The big­gest po­ten­tial down­size? A “con­cen­tra­tion of risk”, said the fund.

It added: “A full merger of Scot­tish funds could in­crease in­vest­ment in in­fra­struc­ture, but this would de­pend on the in­vest­ment strat­egy of the merged fund and those man­ag­ing it. How­ever, merg­ing the funds sim­ply to achieve more in­vest­ment in in­fra­struc­ture, which is not a pri­mary pen­sion fund ob­jec­tive, would be a per­verse de­ci­sion.”

Strath­clyde, mean­while, wants to keep coun­cil pen­sions in coun­cil con­trol – even if in re­al­ity only 11 of Scot­land’s 32 lo­cal au­thor­i­ties have ad­min­is­tra­tive power over the funds. It said: “At the ex­treme, merger into one fund would be likely to break the di­rect link be­tween the scheme and lo­cal gov­ern­ment by tak­ing the fund out of lo­cal gov­ern­ment con­trol.”

Strath­clyde is big. So big McIn­doe does not con­sider in­vest­ments of un­der £10m. Yet he stresses that big funds can do badly. Bri­tain’s two largest, Univer­si­ties Su­per­an­nu­a­tion Scheme and the British Tele­com Pen­sion Scheme, man­age about £50bn each. Both have fund­ing deficits of more than £10bn.

So which Scot­tish pen­sion fund does best? McIn­doe laughs. That, he said, would be tiny Orkney.

Small is beau­ti­ful

SCOT­LAND’S small­est lo­cal gov­ern­ment pen­sion fund is also the coun­try’s most suc­cess­ful, at least in terms of fund­ing. A pri­vate fund runs Orkney’s fund, which has around £300m un­der man­age­ment. It makes great re­turns. But it in­vests noth­ing in in­fra­struc­ture. Why? Be­cause, it says, there are no op­por­tu­ni­ties on its scale.

In a for­mal re­sponse to the cur­rent con­sul­ta­tion, it said: “The prin­ci­pal im­ped­i­ment to in­vest­ment in in­fra­struc­ture for small funds is the lack of suit­ably at­trac­tive in­vest­ment op­por­tu­ni­ties that are pack­aged in a man­ner that makes them easy to ac­cess.”

It added: “If there were a suit­able in­vest­ment ve­hi­cle that of­fered the pen­sion fund a route into in­fra­struc­ture in­vest­ment with an ap­pro­pri­ate re­turn for the level of risk, that might be per­sua­sive.”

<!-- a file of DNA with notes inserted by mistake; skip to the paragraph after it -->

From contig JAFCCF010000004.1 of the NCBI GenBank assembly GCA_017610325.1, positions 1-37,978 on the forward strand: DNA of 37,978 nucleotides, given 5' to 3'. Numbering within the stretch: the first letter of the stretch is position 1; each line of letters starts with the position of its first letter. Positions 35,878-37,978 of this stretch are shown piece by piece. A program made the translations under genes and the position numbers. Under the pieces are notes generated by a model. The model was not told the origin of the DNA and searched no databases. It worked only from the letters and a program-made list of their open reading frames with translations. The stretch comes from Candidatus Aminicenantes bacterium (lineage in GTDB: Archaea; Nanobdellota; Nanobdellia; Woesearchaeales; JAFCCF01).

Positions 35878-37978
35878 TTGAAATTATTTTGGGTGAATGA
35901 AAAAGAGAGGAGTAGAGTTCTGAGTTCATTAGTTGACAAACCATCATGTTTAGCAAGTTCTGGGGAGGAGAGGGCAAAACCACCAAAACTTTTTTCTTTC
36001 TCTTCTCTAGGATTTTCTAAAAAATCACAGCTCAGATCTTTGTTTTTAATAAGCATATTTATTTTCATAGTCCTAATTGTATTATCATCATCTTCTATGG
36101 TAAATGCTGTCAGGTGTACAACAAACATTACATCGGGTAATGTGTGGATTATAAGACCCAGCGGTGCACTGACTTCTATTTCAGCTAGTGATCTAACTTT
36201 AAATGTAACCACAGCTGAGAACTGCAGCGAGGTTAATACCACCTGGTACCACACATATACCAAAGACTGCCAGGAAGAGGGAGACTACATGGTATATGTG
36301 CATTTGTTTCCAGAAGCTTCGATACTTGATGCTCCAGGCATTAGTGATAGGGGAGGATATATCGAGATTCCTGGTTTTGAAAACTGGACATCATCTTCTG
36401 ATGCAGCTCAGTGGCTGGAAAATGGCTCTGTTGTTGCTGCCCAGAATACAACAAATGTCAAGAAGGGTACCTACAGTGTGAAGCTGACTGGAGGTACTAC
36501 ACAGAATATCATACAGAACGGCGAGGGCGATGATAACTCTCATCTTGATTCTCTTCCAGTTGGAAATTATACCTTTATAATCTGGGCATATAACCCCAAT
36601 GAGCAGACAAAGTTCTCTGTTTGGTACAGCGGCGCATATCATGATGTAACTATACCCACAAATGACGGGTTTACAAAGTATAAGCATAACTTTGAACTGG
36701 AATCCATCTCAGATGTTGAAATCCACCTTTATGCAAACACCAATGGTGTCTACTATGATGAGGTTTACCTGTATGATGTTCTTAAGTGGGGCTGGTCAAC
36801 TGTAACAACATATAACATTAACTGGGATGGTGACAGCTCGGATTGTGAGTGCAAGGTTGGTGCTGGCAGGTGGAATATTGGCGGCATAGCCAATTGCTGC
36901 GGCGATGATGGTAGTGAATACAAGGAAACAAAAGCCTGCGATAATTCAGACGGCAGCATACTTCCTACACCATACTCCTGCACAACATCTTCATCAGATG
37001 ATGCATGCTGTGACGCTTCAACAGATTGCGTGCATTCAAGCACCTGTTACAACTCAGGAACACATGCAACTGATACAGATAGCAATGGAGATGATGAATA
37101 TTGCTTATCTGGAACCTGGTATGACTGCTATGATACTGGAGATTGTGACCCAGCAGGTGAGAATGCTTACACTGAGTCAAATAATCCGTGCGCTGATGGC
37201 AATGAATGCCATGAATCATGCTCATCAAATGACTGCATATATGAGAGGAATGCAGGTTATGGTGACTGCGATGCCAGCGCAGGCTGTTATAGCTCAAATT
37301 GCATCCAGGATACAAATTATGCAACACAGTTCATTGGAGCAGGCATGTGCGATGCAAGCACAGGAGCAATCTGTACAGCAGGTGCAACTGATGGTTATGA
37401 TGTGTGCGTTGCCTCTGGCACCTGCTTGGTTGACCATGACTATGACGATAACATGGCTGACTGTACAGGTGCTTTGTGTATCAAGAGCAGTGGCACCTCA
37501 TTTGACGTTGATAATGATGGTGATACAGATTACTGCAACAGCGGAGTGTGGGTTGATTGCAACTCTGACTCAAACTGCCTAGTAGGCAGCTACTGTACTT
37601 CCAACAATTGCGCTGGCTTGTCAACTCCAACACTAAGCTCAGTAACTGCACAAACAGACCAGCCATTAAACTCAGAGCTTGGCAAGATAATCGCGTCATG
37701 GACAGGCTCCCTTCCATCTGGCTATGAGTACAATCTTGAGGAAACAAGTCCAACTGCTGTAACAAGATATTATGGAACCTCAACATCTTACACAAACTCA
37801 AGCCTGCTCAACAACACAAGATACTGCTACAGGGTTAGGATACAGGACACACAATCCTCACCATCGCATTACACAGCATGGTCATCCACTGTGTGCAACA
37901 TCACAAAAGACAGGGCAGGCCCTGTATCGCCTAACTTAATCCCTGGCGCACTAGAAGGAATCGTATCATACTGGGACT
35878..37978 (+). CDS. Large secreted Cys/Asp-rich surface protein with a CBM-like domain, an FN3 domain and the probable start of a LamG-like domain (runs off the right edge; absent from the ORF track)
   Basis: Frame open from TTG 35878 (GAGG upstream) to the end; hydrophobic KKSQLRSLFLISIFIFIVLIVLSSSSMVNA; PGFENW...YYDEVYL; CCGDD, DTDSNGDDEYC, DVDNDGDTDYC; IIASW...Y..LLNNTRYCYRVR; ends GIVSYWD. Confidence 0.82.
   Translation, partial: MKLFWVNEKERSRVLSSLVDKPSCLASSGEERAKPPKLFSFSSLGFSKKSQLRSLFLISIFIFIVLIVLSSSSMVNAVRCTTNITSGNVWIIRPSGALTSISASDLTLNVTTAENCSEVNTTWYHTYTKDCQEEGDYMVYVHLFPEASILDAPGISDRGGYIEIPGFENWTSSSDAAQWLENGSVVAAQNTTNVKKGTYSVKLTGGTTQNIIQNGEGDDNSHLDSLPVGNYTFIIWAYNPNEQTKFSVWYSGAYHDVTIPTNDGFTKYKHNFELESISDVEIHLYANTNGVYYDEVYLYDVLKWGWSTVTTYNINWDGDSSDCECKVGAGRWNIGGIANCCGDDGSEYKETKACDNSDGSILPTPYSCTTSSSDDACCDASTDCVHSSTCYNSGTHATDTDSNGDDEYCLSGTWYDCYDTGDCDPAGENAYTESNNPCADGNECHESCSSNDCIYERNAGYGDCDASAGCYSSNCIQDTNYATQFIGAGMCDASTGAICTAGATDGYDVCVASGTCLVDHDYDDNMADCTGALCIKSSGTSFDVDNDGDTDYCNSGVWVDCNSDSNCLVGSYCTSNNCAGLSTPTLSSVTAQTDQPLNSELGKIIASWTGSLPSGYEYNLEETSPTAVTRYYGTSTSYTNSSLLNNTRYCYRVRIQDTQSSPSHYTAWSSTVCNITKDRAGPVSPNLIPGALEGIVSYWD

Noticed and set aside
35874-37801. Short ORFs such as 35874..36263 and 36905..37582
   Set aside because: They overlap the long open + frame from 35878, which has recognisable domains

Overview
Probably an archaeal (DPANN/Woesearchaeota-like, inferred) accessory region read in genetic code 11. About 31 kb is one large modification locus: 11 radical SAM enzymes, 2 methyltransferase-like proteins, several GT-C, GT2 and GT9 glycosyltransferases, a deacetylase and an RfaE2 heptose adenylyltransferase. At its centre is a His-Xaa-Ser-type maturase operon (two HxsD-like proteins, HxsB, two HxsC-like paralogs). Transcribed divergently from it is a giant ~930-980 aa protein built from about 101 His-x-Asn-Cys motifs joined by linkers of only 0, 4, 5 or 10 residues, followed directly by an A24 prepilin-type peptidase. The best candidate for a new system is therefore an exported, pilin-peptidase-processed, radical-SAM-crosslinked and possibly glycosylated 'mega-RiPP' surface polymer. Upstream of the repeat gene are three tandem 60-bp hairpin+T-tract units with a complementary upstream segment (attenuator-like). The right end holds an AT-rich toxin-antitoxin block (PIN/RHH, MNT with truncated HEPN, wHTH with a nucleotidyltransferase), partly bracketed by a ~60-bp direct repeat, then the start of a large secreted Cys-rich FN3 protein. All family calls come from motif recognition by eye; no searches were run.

Like Strath­clyde, Orkney does not like the prin­ci­ple of re­form­ing pen­sion funds to squeeze out more money for Gov­ern­ment projects. That, it said, “could be a hugely costly mis­take”.

It added: “Those charged with stew­ard­ship of the pen­sion schemes re­quire to in­vest the funds for which they are re­spon­si­ble to earn the max­i­mum re­turn pos­si­ble for the level of risk taken. Just as in­vest­ments in arms, frack­ing, fos­sil fuels etc may be con­tro­ver­sial, if they are on bal­ance the best in­vest­ments to meet the ob­jec­tives of pen­sions funds then that is where pen­sion funds are in­vested.”

Orkney’s take­away? If Gov­ern­ment wants pen­sions money, then it should put to­gether some wrap­pers.

Back in Glas­gow, McIn­doe con­ceded his fund would be will­ing to team up with smaller ones, open­ing up projects to smaller stakes. That, he said, would be “ab­so­lutely fea­si­ble ... and de­sir­able”.

Work­ing to­gether

OVER in Ed­in­burgh, the Loth­ian Fund is al­ready co-op­er­at­ing, with neigh­bour­ing Falkirk, Fife and the Bor­ders and even North­ern Ire­land. Be­tween them, these funds have put some £20m into in­fra­struc­ture.

Un­like Strath­clyde and Orkney, it is very keen on a na­tional fund, on a vol­un­tary ba­sis. Why? Be­cause it be­lieves gov­er­nance would be cleaner and costs lower.

Loth­ian al­ready has an in-house in­vest­ment team, the only one of its kind, and a model for the kind of cen­tral fund Uni­son wants. The fund’s for­mal re­sponse echoes Si­mon Wat­son’s con­cerns about mas­sive hid­den costs in the pen­sion sys­tem.

It said prof­its to pri­vate fund man­agers and ad­vis­ers could be as high as £90m a year. Cur­rent ac­count­ing rules, it said, mean fees are un­der­re­ported. Its con­clu­sion? As much as £70m in fees could be saved a year by tak­ing ex­per­tise in-house.

It said: “The lack of trans­parency of in­vest­ment fees and gen­eral lack of com­pa­ra­bil­ity of other as­pects of the pen­sion schemes hin­ders pol­i­cy­mak­ers.”

The ad­van­tage of a sin­gle fund would, it said, be a “greater pro­por­tion of as­sets be­ing man­aged in-house. “Fur­ther, the ben­e­fits from ini­tial sav­ings will com­pound over time”.

Trans­parency fear

MORE­OVER, Loth­ian is con­cerned about the trans­parency of de­ci­sion­mak­ing too. Some crit­ics are con­cerned that ex­ist­ing struc­tures con­tain a con­flict of in­ter­est be­tween funds and their ad­min­is­tra­tions.

But Loth­ian’s take is that many of the peo­ple who over­see funds, in­clud­ing coun­cil­lors, do not know what they are do­ing.

It said: “Gov­er­nance is also in­ef­fi­cient. In the re­gion of 150-180 peo­ple are in­volved in the pen­sions com­mit­tees, many with lim­ited knowl­edge and ex­pe­ri­ence of pen­sion mat­ters.”

Its for­mal re­sponse to con­sul­ta­tion sug­gests col­lab­o­ra­tions and pool­ing of funds could raise even more is­sues over ac­count­abil­ity.

“It wants a be­spoke gov­er­nance sys­tem for a na­tional fund. Why? Partly be­cause it wants to guard against what it called a po­ten­tially in­creased risk of cen­tral gov­ern­ment in­ter­fer­ence.

That haz­ard was cited by al­most ev­ery source con­tacted by The Her­ald on Sun­day, in­clud­ing those in Gov­ern­ment.

Merg­ing the funds sim­ply to achieve more in­vest­ment in in­fra­struc­ture, which is not a pri­mary pen­sion fund ob­jec­tive, would be a per­verse de­ci­sion

If even a frac­tion of the wealth a new merged fund would have at its dis­posal was in­vested in in­fra­struc­ture, it could pay for the equiv­a­lent of the Queens­ferry Cross­ing many times over

Orkney’s fund is the small­est in the coun­try, but it’s also the best­per­form­ing. Lit­tle won­der, then, that there is no real en­thu­si­asm there for a merged fund

Newspapers in English

Newspapers from UK

© PressReader. All rights reserved.